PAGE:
Location, location, location. It’s not just the golden rule for setting up successful restaurants and vineyards, it’s also the catchcry for those seeking the best exposure for their premium products in today’s ultra-competitive wine world.
In early November, we spent six days visiting Singapore and Hong Kong, taking a good long look at the way the international wine scene has evolved there in recent years. We began our visit by meeting with local distributors TSA Wines (Singapore) and Montrose Wines (Hong Kong) and a handful of their key clients.
Next, we headed off to Hong Kong’s vibrant International Wine & Spirits Fair, where we joined Domaine A, Frogmore Creek, Josef Chromy Wines, Sugarloaf Ridge and Tamar Ridge/Pirie Tasmania as part of a Tasmanian delegation exhibiting wines under Wine Australia’s A+ Australia marketing initiative. (View our story at www.australiaplus.com/stories/3/lubiana.aspx)
Senior client manager Martin Turmine from Tasmania’s Department of Economic Development helped facilitate valuable assistance to the delegation in the form of on-ground and financial support, ensuring that we enjoyed a prime location within the exhibition centre’s vast showcase of international wines.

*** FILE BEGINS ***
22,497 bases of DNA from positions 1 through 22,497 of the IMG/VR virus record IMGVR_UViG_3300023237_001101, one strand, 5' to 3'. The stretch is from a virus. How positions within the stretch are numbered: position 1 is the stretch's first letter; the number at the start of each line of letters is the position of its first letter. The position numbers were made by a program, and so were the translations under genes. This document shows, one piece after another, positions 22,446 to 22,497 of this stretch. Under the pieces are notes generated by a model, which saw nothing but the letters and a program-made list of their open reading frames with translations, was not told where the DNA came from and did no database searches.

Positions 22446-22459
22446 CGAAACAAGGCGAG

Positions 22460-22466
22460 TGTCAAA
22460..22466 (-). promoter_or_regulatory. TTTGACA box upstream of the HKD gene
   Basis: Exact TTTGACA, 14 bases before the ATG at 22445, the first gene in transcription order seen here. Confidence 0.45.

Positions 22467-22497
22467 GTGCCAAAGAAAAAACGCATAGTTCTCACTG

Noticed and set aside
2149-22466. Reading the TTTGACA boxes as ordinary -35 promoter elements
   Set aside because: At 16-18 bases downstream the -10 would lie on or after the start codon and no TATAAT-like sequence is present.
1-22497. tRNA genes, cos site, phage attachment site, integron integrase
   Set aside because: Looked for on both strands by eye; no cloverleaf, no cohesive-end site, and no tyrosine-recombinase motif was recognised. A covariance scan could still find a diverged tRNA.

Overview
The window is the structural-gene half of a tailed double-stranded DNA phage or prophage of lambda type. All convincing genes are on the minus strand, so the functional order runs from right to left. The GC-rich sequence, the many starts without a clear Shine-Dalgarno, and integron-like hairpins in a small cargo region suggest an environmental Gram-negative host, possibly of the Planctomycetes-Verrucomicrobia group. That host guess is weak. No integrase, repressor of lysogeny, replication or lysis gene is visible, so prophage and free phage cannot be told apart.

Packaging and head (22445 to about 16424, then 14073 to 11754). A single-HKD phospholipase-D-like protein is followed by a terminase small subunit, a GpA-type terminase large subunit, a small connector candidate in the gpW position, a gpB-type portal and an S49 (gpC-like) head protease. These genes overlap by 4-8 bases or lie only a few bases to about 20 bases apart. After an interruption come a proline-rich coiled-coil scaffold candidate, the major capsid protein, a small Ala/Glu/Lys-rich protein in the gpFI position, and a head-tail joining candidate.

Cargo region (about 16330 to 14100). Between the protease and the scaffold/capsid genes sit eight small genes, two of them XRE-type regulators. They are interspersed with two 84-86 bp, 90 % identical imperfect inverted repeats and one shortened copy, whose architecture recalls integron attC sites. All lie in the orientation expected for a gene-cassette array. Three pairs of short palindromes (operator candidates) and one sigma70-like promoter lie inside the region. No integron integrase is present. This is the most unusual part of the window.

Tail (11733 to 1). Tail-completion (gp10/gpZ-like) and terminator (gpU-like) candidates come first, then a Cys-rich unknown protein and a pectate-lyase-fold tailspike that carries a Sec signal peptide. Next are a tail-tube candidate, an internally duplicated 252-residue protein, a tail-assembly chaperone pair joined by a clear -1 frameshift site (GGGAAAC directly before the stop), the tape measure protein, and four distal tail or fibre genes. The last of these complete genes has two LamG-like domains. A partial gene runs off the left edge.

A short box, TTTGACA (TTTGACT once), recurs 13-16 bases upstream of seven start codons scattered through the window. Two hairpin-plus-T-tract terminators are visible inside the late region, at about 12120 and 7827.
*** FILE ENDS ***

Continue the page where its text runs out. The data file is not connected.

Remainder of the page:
A record number of 14,000 buyers and almost 700 exhibitors from 29 countries participated in the three-day event. Tasmania was given the spotlight on Day 2 of the fair, with Wine Australia’s Paul Henry and Lucy Anderson providing helping hands at an hour-long tutored tasting of wines from all seven members of the delegation.
Our Estate Pinot Noir, Estate Chardonnay and Alfresco Riesling were well received by key trade buyers in the region, underpinning the truly international flavour of this important annual wine and spirits event.
We look forward to continuing our close working relationships with the Department of Economic Development, Wine Australia and Austrade in developing a small but significant presence in several key Asian markets in the coming years.
During the first nine months of 2010, Hong Kong’s wine imports were valued at more than HK$4.67 billion. The city is now also the second-largest centre for wine auctions in the world, and has its sights set on New York’s prime position at the head of the market.